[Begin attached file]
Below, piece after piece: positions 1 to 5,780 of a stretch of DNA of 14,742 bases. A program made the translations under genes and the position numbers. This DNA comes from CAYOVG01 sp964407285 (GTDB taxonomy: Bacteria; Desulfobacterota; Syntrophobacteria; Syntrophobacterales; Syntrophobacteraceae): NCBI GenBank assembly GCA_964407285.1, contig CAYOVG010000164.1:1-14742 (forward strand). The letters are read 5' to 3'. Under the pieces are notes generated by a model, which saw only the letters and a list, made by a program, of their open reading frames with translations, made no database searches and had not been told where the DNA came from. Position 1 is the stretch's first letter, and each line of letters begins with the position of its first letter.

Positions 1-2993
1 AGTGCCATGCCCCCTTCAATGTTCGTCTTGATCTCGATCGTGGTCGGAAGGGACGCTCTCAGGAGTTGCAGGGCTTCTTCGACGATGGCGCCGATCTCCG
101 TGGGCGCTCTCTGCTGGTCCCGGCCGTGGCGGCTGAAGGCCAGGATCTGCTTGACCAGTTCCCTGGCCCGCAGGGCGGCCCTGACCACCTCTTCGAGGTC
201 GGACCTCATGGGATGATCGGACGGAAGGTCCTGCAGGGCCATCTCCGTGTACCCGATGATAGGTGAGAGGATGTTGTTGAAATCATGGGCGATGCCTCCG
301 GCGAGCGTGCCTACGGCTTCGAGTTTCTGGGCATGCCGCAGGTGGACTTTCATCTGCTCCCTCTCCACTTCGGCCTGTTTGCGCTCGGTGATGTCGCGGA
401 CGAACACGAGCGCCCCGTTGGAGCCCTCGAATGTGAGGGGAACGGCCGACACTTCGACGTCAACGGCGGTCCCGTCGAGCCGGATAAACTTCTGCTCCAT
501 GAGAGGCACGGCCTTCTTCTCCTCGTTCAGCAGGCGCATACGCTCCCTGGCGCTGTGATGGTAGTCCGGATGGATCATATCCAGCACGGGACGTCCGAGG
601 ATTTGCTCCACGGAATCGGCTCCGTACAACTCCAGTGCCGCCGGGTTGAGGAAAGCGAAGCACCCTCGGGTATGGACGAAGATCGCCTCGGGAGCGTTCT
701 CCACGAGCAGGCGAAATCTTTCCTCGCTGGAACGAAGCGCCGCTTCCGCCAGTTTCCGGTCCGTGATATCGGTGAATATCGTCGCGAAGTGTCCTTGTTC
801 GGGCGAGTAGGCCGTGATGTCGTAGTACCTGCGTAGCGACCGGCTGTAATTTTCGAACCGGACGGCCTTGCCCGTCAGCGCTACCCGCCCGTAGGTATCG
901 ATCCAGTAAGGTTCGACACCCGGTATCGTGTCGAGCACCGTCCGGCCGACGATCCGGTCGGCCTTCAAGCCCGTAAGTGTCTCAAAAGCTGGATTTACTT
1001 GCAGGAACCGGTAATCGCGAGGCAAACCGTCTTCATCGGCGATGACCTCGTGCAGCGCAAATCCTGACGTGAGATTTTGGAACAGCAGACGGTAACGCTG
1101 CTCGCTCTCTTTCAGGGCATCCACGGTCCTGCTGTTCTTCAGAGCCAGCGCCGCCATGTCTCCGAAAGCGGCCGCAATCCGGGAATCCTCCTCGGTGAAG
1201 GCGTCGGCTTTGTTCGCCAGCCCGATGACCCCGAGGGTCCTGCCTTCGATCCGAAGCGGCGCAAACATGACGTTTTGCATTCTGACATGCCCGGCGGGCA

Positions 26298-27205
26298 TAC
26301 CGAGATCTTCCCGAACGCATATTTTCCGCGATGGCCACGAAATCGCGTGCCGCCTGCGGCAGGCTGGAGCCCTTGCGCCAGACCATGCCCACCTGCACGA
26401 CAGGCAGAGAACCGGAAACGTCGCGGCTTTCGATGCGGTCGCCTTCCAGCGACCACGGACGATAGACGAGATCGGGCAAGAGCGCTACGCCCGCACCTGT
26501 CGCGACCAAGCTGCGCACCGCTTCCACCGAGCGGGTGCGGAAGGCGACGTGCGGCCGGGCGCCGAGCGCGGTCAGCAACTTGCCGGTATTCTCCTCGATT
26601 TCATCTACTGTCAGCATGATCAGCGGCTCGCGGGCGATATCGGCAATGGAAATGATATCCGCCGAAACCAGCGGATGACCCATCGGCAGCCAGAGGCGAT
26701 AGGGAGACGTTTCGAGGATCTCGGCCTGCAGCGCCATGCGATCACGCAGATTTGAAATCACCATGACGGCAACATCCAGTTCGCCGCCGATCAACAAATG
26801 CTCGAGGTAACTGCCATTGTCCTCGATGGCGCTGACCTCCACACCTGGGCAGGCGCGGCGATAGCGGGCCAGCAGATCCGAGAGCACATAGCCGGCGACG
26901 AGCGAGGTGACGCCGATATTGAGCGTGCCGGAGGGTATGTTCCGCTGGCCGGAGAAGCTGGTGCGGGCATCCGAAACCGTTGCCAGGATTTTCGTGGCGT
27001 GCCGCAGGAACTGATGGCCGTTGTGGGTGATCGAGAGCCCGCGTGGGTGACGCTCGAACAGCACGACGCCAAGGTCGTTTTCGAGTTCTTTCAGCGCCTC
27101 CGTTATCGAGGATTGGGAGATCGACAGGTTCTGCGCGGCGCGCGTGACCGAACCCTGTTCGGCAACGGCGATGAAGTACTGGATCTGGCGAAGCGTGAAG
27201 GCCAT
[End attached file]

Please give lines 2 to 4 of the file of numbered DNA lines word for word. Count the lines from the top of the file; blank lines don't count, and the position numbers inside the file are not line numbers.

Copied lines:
Positions 1-2993
1 AGTGCCATGCCCCCTTCAATGTTCGTCTTGATCTCGATCGTGGTCGGAAGGGACGCTCTCAGGAGTTGCAGGGCTTCTTCGACGATGGCGCCGATCTCCG
101 TGGGCGCTCTCTGCTGGTCCCGGCCGTGGCGGCTGAAGGCCAGGATCTGCTTGACCAGTTCCCTGGCCCGCAGGGCGGCCCTGACCACCTCTTCGAGGTC